I am very lucky: my local pizza joint features gluten-free pizza (and they take care to avoid cross-contamination). It’s pretty much the only GF option on the menu, so I’ve made it my mission to inject variety into my pizza experience. Sometimes, the husband joins in the craziness; sometimes, I’m free to experiment with flavors without worrying about his idea of appropriate pizza toppings!
I know I’m doing something right: the staff at my place tell me they order my combinations for themselves…right down to the gluten-free crust.
Truth is, the husband and I were in a bit of a pizza rut before I went gluten-free. We’d found our combination and were loathe to change. Now I attack new flavors like they’re a hobby. Basil? Artichoke hearts (yes, please!)? Fresh ricotta? Sausage? Pesto? Olive oil with light toppings?
And before you starting thinking I’m crazy, let me confess sometimes I head straight for the traditional pepperoni, tomato sauce, and cheese combo. Since I discovered the deliciousness of the America’s Test Kitchen Pizza crust — a labor intensive baking project that’s worth it! — we’ve been making pizza a couple times a month. The husband takes over after I’ve made the crust; he’s a former pizza chef and find my method of saucing to be, well, sub-par compared to the professionals.
Here’s a sort of step-by-step I posted on Facebook that will give you a sense of how this recipe works.
For more on gluten-free pizzas and some topping ideas, see below, and please share your favorite pizza ideas! What is your pizza secret?
Gluten-Free Pizza Combinations
- Pepperoni and Cheese — Nothing beats this old classic. Punch up a store-bought sauce with red pepper flakes and fresh herbs to add flavor.
- Artichoke Hearts, Fresh Garlic, and Basil — The first time I had artichoke hearts on a pizza was a revelation. My husband was skeptical, until he took that first bite. Now this is our go-to pizza combination.
- Pears, Blue Cheese, and Walnuts — Want to impress your friends with a great party dish? This vegetarian pizza also includes caramelized onions and a drizzle or two of balsamic vinegar. Briefly saute thinly sliced pears with the onions before spreading them on a thin pizza crust (go rectangular to mimic a flatbread). A bit of olive oil on a pre-baked crust, pop under the broiler for 10 to 12 minutes. Delicious!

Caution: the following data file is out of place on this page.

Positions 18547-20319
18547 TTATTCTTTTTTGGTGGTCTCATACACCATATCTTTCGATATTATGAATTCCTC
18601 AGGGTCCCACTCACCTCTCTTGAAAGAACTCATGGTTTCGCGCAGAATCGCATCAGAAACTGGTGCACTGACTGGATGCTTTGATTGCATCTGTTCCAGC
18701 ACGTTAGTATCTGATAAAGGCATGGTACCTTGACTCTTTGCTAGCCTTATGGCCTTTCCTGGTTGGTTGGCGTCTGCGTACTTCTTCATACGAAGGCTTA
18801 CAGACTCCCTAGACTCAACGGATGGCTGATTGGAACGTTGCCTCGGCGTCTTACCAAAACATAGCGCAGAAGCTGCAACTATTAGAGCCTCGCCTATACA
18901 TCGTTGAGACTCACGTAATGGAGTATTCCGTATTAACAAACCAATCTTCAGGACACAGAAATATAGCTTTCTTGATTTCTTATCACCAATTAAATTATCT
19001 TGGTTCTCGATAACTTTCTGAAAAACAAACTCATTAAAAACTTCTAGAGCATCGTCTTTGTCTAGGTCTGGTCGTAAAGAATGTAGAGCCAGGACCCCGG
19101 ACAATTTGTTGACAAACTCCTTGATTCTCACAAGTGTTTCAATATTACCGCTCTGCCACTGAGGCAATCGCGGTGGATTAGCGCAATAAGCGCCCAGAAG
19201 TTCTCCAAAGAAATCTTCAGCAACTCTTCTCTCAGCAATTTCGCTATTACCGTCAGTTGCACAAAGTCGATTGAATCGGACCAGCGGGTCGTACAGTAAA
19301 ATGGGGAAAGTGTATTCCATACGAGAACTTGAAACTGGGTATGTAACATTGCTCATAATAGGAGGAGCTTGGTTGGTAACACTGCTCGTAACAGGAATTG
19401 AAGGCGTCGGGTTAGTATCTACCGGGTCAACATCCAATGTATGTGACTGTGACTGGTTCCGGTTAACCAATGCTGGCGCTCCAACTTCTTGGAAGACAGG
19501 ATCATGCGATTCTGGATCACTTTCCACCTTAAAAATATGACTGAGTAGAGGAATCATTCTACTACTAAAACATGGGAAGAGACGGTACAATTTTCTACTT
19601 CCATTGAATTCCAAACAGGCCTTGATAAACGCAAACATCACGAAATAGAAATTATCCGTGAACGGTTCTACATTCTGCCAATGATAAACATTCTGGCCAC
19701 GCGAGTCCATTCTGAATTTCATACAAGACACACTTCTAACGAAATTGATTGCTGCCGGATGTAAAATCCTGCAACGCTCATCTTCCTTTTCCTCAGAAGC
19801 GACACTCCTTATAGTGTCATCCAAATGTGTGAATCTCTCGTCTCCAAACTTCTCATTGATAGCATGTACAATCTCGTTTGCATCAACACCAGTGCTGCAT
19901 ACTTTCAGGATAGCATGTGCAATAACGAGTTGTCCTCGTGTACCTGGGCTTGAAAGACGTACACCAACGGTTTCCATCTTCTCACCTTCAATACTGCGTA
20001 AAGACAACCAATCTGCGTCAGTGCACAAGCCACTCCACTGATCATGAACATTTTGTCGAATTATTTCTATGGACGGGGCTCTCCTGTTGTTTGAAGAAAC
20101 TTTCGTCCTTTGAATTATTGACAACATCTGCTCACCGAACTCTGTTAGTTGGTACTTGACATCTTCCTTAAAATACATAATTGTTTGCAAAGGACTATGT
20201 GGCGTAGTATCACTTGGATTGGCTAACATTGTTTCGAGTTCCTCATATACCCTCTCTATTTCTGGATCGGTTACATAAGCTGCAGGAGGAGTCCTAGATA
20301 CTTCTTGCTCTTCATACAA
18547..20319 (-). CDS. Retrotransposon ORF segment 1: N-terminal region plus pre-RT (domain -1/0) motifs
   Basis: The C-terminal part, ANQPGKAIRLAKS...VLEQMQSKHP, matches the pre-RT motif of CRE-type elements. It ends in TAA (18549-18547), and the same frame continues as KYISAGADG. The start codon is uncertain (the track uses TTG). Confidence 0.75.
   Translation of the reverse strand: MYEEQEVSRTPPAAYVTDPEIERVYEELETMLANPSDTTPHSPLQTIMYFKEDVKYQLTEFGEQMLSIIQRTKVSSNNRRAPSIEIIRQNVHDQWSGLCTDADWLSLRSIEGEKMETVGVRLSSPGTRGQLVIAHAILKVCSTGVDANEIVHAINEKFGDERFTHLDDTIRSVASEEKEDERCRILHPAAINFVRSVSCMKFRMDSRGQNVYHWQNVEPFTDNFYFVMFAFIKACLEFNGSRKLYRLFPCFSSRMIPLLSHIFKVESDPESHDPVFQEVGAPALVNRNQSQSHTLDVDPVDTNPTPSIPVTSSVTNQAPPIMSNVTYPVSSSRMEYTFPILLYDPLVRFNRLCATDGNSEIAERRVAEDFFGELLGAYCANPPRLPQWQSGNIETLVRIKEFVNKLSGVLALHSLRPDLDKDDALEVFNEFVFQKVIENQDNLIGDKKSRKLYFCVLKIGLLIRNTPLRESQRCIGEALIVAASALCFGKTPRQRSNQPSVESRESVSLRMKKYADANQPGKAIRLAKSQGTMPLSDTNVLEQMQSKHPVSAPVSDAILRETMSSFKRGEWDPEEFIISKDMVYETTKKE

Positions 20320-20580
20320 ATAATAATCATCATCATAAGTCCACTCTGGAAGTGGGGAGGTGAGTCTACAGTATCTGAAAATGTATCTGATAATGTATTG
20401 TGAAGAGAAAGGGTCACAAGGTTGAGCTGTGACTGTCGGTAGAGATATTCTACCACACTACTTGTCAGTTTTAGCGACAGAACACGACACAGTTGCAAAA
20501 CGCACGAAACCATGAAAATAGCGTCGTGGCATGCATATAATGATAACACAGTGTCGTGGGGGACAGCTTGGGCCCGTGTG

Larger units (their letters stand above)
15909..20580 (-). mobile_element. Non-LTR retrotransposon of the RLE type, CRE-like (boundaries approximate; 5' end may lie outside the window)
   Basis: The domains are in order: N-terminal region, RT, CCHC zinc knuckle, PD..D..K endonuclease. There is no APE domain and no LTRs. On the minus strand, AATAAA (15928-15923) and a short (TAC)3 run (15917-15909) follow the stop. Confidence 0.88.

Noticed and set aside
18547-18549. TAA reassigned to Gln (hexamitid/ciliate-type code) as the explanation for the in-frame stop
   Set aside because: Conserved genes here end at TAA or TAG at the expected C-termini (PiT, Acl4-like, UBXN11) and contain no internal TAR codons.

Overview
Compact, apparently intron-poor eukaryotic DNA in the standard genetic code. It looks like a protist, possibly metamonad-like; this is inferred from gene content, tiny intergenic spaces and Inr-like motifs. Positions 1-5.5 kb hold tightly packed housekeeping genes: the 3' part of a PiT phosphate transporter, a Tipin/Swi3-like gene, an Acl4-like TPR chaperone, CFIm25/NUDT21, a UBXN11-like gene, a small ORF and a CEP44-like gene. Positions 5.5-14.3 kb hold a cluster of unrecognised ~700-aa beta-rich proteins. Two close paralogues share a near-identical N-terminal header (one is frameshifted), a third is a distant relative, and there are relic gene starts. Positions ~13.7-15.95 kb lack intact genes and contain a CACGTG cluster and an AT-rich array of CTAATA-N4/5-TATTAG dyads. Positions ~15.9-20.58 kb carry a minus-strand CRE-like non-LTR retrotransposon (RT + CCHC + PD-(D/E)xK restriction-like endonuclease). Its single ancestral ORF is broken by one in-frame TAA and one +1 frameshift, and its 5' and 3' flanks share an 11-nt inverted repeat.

- Pesto and Ricotta — The staff at my local pizza place go crazy when pizza with fresh ricotta is ordered. There’s a good reason: this creamy, light cheese is amazing on pizza. It melts just enough to be full of flavor, but not so much that it loses its shape. Add some diced pepperoni if you want a bit of meat.
- Sausage, Fresh Tomatoes, and Sage — I love sausage on pizza. I remove the casings and crumble it up. You can chop fresh tomatoes from the garden and top your pizza with that big summer flavor. Or take a bit of extra time and blister cherry or grape tomatoes cut in half under the broiler for a few minutes. This also dries them out a bit so you don’t get soggy pizza.
Tip of the Week
As I mentioned, the ATK gluten-free pizza crust is labor intensive. I double the batch, and, after cooling, carefully wrap the extra crusts in plastic for using later. In fact, when I’m making pizza on the grill, I find I get better results with the frozen crust than the fresh.
Bonus tip: The ATK recipe calls for almond flour, something I rarely have on hand. Since I almost always have blanched almonds in the cupboard, I make my own flour by grinding my own in an old coffee grinder I keep on hand for this purposes. One note: since I also use this machine for grinding all sorts of spices, I clean it carefully before adding the almonds to avoid weird flavors in my pizza dough!
Menu of the Week